David Copperfield denies blame for Brit volunteer’s injuries as secrets of magician’s signature trick are revealed in court

The celebrated magician is being sued by tourist Gavin Cox, who claims he has lasting brain and body injuries after volunteering for the magician's "Lucky 13" trick in his most famous Las Vegas show.

But Copperfield refuses to accept responsibility for injuries to Mr Cox, who says he fell and injured himself while he was ushered along a series of dark passageways through the bowels of the MGM Grand casino in 2013.

On Tuesday Copperfield told the Clark County District Court that he did not know that the British tourist had injured himself at all until he was sued – and that he had not noticed any debris in the passageway that could have contributed to the fall.

When asked if he accepted blame for the injuries, Copperfield told Cox's lawyer Benedict Morelli: "It depends on what happened. If I did something wrong, it would be my fault.

Morelli replied, saying: "Your defence in this case is … if they participate and someone gets hurt, it's their fault, not yours. Is that accurate?" asked. "Yes or no?"

Copperfield responded in a barely audible voice: "It's not a simple yes-or-no answer."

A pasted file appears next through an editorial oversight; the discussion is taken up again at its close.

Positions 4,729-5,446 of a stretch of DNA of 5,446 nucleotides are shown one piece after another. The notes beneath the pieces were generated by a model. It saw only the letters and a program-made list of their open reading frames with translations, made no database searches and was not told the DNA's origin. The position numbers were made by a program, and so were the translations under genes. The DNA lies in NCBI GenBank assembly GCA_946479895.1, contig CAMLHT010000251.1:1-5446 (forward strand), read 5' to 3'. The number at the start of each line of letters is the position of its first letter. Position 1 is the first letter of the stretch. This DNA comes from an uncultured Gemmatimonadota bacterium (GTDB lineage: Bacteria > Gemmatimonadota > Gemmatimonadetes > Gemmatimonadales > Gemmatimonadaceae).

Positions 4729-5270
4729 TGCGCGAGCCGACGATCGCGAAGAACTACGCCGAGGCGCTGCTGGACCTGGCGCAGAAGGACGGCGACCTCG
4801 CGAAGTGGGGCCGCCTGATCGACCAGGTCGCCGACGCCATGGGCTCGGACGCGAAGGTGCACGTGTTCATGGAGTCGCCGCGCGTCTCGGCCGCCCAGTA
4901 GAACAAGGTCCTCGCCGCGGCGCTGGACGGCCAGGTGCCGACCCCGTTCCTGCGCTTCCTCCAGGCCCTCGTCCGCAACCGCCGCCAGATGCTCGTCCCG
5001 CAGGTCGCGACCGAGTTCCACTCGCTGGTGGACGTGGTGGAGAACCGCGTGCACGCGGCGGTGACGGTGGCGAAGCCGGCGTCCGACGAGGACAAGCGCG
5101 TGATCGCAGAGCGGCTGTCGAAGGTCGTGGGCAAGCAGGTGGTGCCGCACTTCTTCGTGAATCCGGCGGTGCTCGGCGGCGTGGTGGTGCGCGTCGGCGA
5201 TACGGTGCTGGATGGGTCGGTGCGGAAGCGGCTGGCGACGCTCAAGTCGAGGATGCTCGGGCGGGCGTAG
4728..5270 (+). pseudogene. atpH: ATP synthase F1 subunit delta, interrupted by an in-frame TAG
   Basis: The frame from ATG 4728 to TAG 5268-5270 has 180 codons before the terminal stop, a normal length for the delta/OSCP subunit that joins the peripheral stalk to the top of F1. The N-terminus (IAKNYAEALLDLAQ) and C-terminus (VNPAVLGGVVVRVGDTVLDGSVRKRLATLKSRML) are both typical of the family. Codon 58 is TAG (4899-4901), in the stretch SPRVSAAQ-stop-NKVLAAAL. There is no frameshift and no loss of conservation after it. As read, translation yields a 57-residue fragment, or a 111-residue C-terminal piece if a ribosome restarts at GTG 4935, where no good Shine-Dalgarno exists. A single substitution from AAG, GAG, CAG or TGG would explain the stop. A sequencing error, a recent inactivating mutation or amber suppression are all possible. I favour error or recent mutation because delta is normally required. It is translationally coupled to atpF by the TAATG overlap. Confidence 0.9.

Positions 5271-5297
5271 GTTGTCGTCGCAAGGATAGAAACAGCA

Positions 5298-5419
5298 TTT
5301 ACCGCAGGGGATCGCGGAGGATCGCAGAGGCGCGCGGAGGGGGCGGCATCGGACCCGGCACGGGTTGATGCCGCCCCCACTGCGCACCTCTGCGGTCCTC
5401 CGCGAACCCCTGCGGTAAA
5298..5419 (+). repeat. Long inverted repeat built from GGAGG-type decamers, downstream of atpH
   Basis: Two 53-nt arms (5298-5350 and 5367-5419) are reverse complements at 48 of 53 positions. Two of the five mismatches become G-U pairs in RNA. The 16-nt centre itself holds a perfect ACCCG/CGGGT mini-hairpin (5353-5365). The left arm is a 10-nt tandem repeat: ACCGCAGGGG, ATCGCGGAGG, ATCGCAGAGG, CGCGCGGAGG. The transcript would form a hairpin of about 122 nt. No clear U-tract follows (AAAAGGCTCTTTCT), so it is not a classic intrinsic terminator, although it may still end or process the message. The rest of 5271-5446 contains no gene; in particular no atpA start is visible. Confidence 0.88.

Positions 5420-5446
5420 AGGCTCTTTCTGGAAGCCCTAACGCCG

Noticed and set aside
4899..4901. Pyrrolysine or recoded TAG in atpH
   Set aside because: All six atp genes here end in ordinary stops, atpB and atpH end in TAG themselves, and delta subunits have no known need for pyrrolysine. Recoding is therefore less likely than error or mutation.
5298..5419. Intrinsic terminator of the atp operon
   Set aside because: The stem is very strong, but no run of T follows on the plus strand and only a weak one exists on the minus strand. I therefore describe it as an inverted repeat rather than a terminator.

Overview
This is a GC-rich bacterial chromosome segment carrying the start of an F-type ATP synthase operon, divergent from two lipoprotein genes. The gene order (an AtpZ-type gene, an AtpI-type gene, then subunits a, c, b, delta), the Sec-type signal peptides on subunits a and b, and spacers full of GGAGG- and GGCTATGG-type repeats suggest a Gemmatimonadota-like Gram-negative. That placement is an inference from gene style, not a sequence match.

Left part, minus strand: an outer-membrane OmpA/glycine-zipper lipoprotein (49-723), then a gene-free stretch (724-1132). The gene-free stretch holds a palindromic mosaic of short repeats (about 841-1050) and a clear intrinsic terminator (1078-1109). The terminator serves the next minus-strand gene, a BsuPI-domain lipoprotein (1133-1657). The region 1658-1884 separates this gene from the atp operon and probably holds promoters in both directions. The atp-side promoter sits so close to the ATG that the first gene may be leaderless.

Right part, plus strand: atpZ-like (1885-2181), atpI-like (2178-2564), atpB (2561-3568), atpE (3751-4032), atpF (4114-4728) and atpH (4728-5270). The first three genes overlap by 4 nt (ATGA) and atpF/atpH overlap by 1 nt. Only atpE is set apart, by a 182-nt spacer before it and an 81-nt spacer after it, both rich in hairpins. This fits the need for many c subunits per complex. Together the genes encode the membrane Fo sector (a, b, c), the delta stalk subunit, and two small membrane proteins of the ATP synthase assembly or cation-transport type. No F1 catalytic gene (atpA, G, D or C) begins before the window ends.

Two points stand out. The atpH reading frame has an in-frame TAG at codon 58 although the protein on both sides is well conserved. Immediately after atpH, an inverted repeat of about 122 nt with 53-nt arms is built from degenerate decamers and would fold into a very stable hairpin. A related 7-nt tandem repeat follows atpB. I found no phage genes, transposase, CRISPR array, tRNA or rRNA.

The court has also heard the tricks behind Copperfield's vanishing crowd act explained in public, despite the best efforts of his lawyers to keep them secret.

Participants for the illusion are selected from the audience by inflatable balls thrown into the crowd. Whoever is holding one when the music stops gets called up on stage.

The Lucky 13 are then suspended in a cage and given torches to shine back at the audience before being hidden from view with a cover and taken off the stage through a secret passageway.

They are then told to run down backstage corridors to reappear in the back of the theatre clutching the torches they were given by Copperfield during the trick.

But Mr Cox claims he slipped and fell 22 feet from the door that lead back into the theatre, injuring his neck and brain.

He has claimed he was never warned that he might be injured when he was selected and that if he had known the risks he would not have taken part.

Cox, a resident of Kent, England, claims lasting brain and body injuries and more than $400,000 (£280,000) in medical expenses.

He and his wife, Minh-Hahn Cox, are seeking unspecified damages in their lawsuit, which also names as defendants the MGM Grand, show producer Backstage Employment and Referral, and construction firm Team Construction Management.

Copperfield's lawyers lost pre-trial bids to close proceedings to the public to avoid disclosing performance secrets, although Judge Mark Denton has said some portions of Copperfield's testimony might still be conducted behind closed doors.

Copperfield is due to return to court next Tuesday to give further testimony.

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